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Givens

1- X,y,and Z the world co-ordinate system 2-i,j,k another co-ordinate system. 3-the cosines in which each of i,j, and k make with the X,Y,Z.

problem

  • how to rotate the i,j,k system about i or j or k??
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i tried to get the angles and add 90 to the angles of the axis i want to rotate about ,but i don't know if this i true, can anyone give me a general algorithm??? –  Sara S. Jul 10 '11 at 20:21
    
What do you mean by three cosines? If you have a specified rotation axis there is only one remaining parameter -- the rotation angle. –  CodesInChaos Jul 10 '11 at 20:28
    
@ColdelnChaos the cosines that each of i,j and k make with the original co-ordinate systems X,Y,Z. i want to rotate by a general angle let's call it Theta! –  Sara S. Jul 12 '11 at 13:44

2 Answers 2

up vote 5 down vote accepted

If you have the cosines of the angles formed by pairing each of i,j,k with each of xhat, yhat, and zhat (nine angles altogether), you have the makings for the direction cosine matrix. For example, see http://www.ae.illinois.edu/~tbretl/ae403/handouts/06-dcm.pdf (or just google direction cosine matrix). The direction cosine matrix is just another name for a transformation or rotation matrix.

Be careful, though!
There is no single standard scheme. You need to know that this is the case and read the literature carefully.

  • Are you rotating the object or transforming coordinates? Rotation and transformation are conjugate operations. Some people (many people!) use the term 'rotation matrix' when they mean 'transformation matrix', and vice versa.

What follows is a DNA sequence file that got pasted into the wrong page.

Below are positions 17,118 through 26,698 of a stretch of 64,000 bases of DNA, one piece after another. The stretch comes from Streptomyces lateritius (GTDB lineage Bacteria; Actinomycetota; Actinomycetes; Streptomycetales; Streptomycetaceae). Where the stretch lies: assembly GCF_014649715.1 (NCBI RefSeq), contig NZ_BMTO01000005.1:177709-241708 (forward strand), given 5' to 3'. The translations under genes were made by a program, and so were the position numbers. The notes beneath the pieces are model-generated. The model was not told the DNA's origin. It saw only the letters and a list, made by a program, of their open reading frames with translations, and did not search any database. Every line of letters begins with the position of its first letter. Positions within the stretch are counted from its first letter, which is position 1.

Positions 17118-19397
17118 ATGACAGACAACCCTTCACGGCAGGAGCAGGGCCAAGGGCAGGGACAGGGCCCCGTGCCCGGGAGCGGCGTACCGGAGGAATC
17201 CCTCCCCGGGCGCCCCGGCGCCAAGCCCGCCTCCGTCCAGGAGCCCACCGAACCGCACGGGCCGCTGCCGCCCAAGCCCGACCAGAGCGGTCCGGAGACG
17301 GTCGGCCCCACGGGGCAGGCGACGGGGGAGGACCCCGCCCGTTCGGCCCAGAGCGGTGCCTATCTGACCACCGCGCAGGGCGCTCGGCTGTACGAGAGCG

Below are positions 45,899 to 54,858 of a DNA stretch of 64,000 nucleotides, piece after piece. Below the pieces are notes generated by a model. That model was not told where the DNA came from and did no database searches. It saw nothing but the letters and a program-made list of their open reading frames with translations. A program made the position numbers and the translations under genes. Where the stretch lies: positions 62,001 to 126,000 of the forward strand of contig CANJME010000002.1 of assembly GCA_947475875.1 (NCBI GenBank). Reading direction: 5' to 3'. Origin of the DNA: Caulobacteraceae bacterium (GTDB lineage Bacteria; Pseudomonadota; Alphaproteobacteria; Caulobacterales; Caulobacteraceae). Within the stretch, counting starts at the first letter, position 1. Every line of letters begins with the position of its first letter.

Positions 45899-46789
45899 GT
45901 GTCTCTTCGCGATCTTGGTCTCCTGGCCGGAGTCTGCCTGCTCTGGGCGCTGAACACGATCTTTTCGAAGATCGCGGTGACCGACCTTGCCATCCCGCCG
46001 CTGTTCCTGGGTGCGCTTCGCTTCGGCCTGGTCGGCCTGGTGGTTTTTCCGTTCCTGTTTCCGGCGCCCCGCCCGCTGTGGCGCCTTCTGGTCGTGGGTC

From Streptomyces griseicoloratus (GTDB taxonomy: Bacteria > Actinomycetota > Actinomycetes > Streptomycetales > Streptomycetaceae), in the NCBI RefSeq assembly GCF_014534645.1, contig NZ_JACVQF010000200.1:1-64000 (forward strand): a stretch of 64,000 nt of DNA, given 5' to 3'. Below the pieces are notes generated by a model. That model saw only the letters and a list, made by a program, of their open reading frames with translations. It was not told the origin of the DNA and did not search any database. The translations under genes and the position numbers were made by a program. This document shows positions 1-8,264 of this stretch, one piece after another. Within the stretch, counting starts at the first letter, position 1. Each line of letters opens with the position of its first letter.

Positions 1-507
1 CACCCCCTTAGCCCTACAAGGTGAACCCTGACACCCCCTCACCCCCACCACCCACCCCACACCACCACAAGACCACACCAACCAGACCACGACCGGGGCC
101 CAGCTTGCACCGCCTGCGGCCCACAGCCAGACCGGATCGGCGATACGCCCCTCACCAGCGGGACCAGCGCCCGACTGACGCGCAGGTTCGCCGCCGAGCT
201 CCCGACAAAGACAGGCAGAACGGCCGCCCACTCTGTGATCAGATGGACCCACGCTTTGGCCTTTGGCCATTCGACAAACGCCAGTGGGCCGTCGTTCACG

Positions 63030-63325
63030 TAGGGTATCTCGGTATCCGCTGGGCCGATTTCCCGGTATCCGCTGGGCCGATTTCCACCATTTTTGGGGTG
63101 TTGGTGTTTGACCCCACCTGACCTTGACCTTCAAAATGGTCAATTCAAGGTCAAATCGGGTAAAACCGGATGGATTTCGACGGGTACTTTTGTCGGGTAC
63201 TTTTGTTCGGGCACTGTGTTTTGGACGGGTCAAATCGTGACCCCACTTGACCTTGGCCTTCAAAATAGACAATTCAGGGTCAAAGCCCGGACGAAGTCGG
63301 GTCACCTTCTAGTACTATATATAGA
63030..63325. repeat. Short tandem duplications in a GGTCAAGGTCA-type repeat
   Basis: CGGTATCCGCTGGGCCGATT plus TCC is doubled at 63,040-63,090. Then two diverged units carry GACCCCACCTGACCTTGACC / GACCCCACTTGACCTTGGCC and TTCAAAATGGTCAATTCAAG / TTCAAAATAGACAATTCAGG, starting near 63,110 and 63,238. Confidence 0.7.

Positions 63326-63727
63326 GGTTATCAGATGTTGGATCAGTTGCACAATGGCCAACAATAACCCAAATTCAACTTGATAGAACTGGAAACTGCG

• Do you represent vectors as column vectors or row vectors? Here there is a lot more consistency; most people use column vectors rather than row vectors for things like positions, velocities, etc. BUT there are very good reasons to use row vectors (or column vectors if you are one of those contrarians) for things that properly belong in the dual space.
  • Quaternions have even more ambiguity of representation than matrices. There's nothing wrong with that (I use quaternions all the time), but you do have to beware of these ambiguities when you read a paper or book, look at someone else's code, or exchange data.
  • Finally, matrices and quaternions are only two of many charts on SO(3). There are lots of ways to represent rotations in 3-space.
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so now if i have (a , b ,c )= Mcos (X,Y,Z) where Mcos is the cosine matrix... and i want to rotate about X i'll firs multiply the cosine matrix in (X,Y,Z) and the resultant matrix will be multiplied by the Rx(theta) "the standard rotation matrix about X"... is this right? –  Sara S. Jul 12 '11 at 13:41

You can first create either a rotation matrix or a quaternion. Then you use that to transform your vectors.

You can find the code to create a rotation matrix or a quaternion in pretty much any 3d maths library.

If I recall correctly you calculated the rotation quaternion as(assuming normalized axis):

q.x=axis.x*sin(alpha)
q.y=axis.y*sin(alpha)
q.y=axis.z*sin(alpha)
q.w=cos(alpha)
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